The Atlantis Resort in the Bahamas became the first water park to install a new water safety product named the “re-entry pad.”
The innovative design dramatically improves safety of any aquatic inflatable obstacles by ensuring that re-entry is at water level, and can sustain a swimmer’s full body weight during the climb.
Engineers from Aflex Technology in New Zealand designed this safety solution specifically to meet the needs of commercial inflatable water parks. Their new safety re-entry pads allow swimmers to quickly climb back onto any obstacle and can be used even by younger children.
Design team engineers, under direction of chief designer Martin Stratford, oversaw installation of the brand-new swimmer safety solution for the Cartoon Network’s theme park at Atlantis Resort Bahamas.
Safety is paramount for the mega sized Cartoon Network inflatable water park, and Aflex Technology finished integrating the new re-entry pads last week. The overall theme park is filled with 18 obstacles floating in the lagoon and 13 re-entry units.
Aflex Technology manufactured all the inflatable obstacles, which covers an area of 61 by 50 metres . Aflex incorporated these obstacles and slides to form a unique water theme park for the Bahamas based resort.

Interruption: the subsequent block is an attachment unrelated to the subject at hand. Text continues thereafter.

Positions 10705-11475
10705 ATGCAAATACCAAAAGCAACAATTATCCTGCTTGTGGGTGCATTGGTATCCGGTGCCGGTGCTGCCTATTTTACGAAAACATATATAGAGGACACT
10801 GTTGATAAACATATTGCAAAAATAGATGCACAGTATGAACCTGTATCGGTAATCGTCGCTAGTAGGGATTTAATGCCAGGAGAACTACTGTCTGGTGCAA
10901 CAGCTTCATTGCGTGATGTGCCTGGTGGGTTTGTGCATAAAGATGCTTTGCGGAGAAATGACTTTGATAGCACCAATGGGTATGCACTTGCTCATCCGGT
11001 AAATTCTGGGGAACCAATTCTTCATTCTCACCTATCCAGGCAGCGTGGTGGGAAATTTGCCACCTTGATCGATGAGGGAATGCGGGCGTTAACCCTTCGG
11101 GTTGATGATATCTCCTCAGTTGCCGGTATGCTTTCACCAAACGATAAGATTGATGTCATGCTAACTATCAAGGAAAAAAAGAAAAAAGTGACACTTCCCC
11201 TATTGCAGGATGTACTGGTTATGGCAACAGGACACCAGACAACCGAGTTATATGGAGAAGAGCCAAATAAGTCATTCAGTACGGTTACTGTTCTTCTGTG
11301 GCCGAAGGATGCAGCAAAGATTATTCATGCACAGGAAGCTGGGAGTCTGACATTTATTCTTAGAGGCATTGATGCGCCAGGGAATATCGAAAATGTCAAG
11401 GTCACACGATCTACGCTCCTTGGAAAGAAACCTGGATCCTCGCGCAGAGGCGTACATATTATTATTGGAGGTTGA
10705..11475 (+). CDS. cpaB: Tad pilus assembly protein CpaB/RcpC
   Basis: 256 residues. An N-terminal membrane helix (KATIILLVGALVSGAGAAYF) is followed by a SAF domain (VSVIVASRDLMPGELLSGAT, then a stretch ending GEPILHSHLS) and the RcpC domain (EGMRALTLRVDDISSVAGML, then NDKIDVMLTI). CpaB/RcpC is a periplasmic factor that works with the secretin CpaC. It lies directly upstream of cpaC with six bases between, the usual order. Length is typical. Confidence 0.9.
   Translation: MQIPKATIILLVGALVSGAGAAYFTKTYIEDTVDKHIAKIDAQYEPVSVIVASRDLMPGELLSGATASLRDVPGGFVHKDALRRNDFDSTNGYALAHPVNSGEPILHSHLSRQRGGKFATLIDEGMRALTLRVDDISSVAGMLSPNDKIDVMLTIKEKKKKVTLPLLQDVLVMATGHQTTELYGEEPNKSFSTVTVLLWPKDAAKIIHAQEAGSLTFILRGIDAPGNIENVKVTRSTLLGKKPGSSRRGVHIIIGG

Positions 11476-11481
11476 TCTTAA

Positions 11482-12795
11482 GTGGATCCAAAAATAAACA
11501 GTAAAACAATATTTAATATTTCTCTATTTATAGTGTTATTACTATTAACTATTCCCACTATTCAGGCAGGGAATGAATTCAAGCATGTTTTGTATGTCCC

Many of the theme park’s obstacles are large, some as high as 5 metres. These large structures are often impossible for swimmers to remount, especially for smaller children.
By using their newly engineered technology for connecting the inflatable obstacles, the re-entry pads, composed of large fabric sheets on a platform and two metre long inflated tubes, are attached so that swimmers can swim directly onto any of the obstacles on the course.
A member of the Aflex design team, Bren Ellis says, “our connective sleeves ensure that the inflatable obstacles never separate under load, and do not use Velcro or rope attachments.” Other alternative attachment types can fail over time.
Tested to comply with multiple standards these re-entry pads are engineered to withstand the maximum load on the obstacles and to last for several years in the sun drenched lagoon.
Maurice Gionotti, who tested the re-entry pads at Lake Taupo, says, “It has been very successful, particularly suitable for even the youngest child to get on and off without any difficulty.”
The re-entry pads are a newly engineered safety concept that can now be used for many different types of water activities in which people need to exit the water easily, including marine rescue.